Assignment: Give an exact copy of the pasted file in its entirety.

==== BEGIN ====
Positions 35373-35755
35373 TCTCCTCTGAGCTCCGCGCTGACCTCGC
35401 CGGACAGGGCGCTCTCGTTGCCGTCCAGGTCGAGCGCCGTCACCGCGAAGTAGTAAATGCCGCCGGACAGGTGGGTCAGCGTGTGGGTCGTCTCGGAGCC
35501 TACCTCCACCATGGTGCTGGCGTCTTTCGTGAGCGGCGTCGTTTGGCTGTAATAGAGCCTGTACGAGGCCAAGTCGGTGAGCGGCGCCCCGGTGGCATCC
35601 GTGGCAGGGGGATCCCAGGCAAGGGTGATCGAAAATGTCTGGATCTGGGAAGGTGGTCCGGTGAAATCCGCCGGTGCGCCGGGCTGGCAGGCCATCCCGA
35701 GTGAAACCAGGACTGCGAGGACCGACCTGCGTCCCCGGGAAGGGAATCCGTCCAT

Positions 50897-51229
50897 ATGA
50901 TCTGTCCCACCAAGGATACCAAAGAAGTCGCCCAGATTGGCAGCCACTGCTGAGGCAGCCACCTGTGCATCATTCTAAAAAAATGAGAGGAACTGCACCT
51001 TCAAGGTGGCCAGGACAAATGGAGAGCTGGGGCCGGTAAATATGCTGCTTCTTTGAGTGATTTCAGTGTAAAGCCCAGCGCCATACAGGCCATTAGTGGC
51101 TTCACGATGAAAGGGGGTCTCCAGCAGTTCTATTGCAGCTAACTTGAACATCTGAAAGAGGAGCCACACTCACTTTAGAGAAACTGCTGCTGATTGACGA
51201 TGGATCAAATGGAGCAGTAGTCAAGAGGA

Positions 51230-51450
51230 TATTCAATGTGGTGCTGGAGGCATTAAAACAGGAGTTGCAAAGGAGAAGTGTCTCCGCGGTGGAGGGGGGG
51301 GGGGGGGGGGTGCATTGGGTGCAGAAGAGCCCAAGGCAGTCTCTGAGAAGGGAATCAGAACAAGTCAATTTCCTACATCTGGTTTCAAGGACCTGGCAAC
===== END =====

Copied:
Positions 35373-35755
35373 TCTCCTCTGAGCTCCGCGCTGACCTCGC
35401 CGGACAGGGCGCTCTCGTTGCCGTCCAGGTCGAGCGCCGTCACCGCGAAGTAGTAAATGCCGCCGGACAGGTGGGTCAGCGTGTGGGTCGTCTCGGAGCC
35501 TACCTCCACCATGGTGCTGGCGTCTTTCGTGAGCGGCGTCGTTTGGCTGTAATAGAGCCTGTACGAGGCCAAGTCGGTGAGCGGCGCCCCGGTGGCATCC
35601 GTGGCAGGGGGATCCCAGGCAAGGGTGATCGAAAATGTCTGGATCTGGGAAGGTGGTCCGGTGAAATCCGCCGGTGCGCCGGGCTGGCAGGCCATCCCGA
35701 GTGAAACCAGGACTGCGAGGACCGACCTGCGTCCCCGGGAAGGGAATCCGTCCAT

Positions 50897-51229
50897 ATGA
50901 TCTGTCCCACCAAGGATACCAAAGAAGTCGCCCAGATTGGCAGCCACTGCTGAGGCAGCCACCTGTGCATCATTCTAAAAAAATGAGAGGAACTGCACCT
51001 TCAAGGTGGCCAGGACAAATGGAGAGCTGGGGCCGGTAAATATGCTGCTTCTTTGAGTGATTTCAGTGTAAAGCCCAGCGCCATACAGGCCATTAGTGGC
51101 TTCACGATGAAAGGGGGTCTCCAGCAGTTCTATTGCAGCTAACTTGAACATCTGAAAGAGGAGCCACACTCACTTTAGAGAAACTGCTGCTGATTGACGA
51201 TGGATCAAATGGAGCAGTAGTCAAGAGGA

Positions 51230-51450
51230 TATTCAATGTGGTGCTGGAGGCATTAAAACAGGAGTTGCAAAGGAGAAGTGTCTCCGCGGTGGAGGGGGGG
51301 GGGGGGGGGGTGCATTGGGTGCAGAAGAGCCCAAGGCAGTCTCTGAGAAGGGAATCAGAACAAGTCAATTTCCTACATCTGGTTTCAAGGACCTGGCAAC